Get to choose each of your classmates next year

  
200 More Would You Rather Questions

Monday, May 16, 2011

Contest for Primary Teachers

If you teach grades 1-3, you won't want to miss this easy-to-enter contest sponsored by Shelley Gray. The winners get 14 great teaching resources, including one of mine: Literature Worksheets (Primary).

Improve your Reading Efficiency

Over the weekend I took an Iris Speed Reading course with the hope of learning some techniques for dealing with the huge amount of reading material I deal with every day. In addition to books and articles that I need for researching the books that I write, there are also blog posts, tweets, status updates, message boards, and of course that huge stack of books on (and beside) my nightstand. I am guessing you have similar challenges.

In the class, I learned several great strategies for increasing speed and comprehension. I wouldn't use them on reading I do for pleasure, but they are great for when you need to understand without spending a huge amount of time. One technique we learned was: Overview, Preview, Read. According to the instructor, students who used these on standardized reading comprehension tests did significantly better than those who did not. It is particularly valuable for long pieces that are not overly technical. Here is the gist:

Overview: Read the first and last paragraphs of the article for comprehension (if you are applying this to a chapter in a book, read the whole introduction and the conclusion).

Preview: Read just the bold subheading, captions and anything else that sticks out at you. If there are no subheadings, read the first sentence of each paragraph.

Read: Read the entire article or chapter, but do so at a faster pace than you would normally. You should be able to read faster because you have an overall understanding of what the article is about. The instructor compared it to traveling with a map

Although it may seem like it would take longer, this technique actually saves time and results in greater comprehension. This might also be a good technique to try with your students if you teach middle school or high school. One fun thing to try would be to split your class in half randomly, have one half read in the regular way (start to finish), and have the other half apply Overview, Preview, Read, and then have them all take the same comprehension test. If you do this, I would love it if you would report your results back here!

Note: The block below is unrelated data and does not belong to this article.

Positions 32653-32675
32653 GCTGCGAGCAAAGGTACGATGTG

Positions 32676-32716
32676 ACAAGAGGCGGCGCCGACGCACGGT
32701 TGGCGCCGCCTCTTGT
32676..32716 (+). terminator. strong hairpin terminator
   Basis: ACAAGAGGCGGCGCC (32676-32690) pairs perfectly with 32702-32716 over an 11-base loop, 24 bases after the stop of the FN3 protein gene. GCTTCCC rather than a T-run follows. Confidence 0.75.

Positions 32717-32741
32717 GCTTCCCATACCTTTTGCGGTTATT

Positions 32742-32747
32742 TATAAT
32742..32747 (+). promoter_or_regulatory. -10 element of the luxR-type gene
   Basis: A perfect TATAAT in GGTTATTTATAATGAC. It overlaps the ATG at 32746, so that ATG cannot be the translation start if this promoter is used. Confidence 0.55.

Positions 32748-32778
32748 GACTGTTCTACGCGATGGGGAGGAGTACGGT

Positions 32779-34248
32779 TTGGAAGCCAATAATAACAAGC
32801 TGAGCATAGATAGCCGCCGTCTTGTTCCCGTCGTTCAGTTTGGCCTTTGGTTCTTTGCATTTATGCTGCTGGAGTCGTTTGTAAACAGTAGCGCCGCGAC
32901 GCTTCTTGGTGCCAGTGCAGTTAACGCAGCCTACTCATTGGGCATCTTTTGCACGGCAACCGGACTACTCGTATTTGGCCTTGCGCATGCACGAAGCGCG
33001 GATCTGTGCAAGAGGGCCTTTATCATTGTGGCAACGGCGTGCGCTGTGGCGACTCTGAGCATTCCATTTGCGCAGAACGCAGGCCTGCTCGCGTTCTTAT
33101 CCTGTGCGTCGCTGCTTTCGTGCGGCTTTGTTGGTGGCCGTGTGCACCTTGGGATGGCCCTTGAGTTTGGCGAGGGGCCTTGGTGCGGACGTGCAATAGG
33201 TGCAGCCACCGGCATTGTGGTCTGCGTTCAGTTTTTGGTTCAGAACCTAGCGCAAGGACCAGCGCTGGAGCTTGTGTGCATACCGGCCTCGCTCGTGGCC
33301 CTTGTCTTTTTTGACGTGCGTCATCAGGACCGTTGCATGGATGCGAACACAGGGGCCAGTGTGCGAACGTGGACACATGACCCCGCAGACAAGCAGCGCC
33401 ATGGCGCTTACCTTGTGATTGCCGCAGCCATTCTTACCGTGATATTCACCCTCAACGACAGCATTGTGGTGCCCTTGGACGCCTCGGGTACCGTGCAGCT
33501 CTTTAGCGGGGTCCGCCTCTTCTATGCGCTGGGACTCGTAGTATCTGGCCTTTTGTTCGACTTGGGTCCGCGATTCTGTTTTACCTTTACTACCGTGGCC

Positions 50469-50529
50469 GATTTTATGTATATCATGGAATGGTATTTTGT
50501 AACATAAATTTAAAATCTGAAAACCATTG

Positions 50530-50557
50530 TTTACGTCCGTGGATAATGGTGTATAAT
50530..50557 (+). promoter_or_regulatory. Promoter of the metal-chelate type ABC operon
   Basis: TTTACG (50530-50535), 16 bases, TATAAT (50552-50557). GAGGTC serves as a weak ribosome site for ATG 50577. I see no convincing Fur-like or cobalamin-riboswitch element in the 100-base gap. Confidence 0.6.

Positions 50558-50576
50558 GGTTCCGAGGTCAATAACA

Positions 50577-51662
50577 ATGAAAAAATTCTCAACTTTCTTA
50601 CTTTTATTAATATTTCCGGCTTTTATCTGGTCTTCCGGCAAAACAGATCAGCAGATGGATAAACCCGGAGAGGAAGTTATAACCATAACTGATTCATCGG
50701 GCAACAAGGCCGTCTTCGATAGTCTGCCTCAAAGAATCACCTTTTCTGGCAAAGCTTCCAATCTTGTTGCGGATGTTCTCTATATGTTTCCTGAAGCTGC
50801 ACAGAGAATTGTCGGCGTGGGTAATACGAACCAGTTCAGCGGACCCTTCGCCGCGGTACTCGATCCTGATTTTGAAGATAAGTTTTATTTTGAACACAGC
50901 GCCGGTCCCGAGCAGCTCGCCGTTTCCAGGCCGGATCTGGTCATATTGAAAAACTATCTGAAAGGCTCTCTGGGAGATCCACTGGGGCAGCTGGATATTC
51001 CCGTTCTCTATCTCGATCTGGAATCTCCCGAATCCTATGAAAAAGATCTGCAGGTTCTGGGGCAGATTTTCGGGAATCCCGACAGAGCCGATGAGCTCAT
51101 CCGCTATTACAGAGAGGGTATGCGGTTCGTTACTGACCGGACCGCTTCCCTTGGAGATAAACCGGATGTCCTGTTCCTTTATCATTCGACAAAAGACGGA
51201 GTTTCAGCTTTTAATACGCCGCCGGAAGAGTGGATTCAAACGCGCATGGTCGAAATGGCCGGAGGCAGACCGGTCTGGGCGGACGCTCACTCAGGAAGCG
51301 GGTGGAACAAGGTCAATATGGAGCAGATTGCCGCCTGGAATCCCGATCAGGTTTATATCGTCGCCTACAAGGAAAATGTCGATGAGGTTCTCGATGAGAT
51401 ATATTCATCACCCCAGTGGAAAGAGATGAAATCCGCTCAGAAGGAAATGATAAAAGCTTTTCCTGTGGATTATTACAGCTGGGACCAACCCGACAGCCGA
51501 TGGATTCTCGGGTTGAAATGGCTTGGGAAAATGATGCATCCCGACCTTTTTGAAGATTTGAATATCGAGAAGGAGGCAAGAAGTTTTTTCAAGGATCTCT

BTW, I do recommend the class if it is in your city. Check Groupon for a really good deal.


        

Friday, May 13, 2011

Minds in Bloom May Give-Away!

This week Charity Preston (from the Organized Classroom Blog) and I have teamed up to create The Minds in Bloom May Give-Away, which is a super-easy-to-enter contest. Basically, I supplied the freebie and the prizes and she did everything else.

The contest starts with an exclusive free resource which you can download only on The Organized Classroom Blog. The freebie is a sampler of five pages from five of my best selling TpT products.

The prize consists of those same five products in their entirety, all nicely packaged on a CD and sent to your home address. That is over 100 printable pages to use with your students! There will be five winners and they all get the CD!

The five Prize Products are:

Literature Worksheets (22 pages)

Math Enrichment Worksheets (22 pages + answer keys)

25 Grammar/ELA Worksheets (25 pages + answer keys)

15 Scavenger Hunts

200 Would You Rather Questions

To enter the contest, just go to the contest page here. And btw, she has a great blog, so take a look around while you are there.

Wednesday, May 11, 2011

Math Scavenger Hunt

Here is a fun Math Scavenger Hunt to try with your students!


1.    How many zeroes are in one million?

2.    What is an object that is exactly 5 inches long?

3.    How many prime numbers come before 100?

4.    How many nickels are in twenty dollars?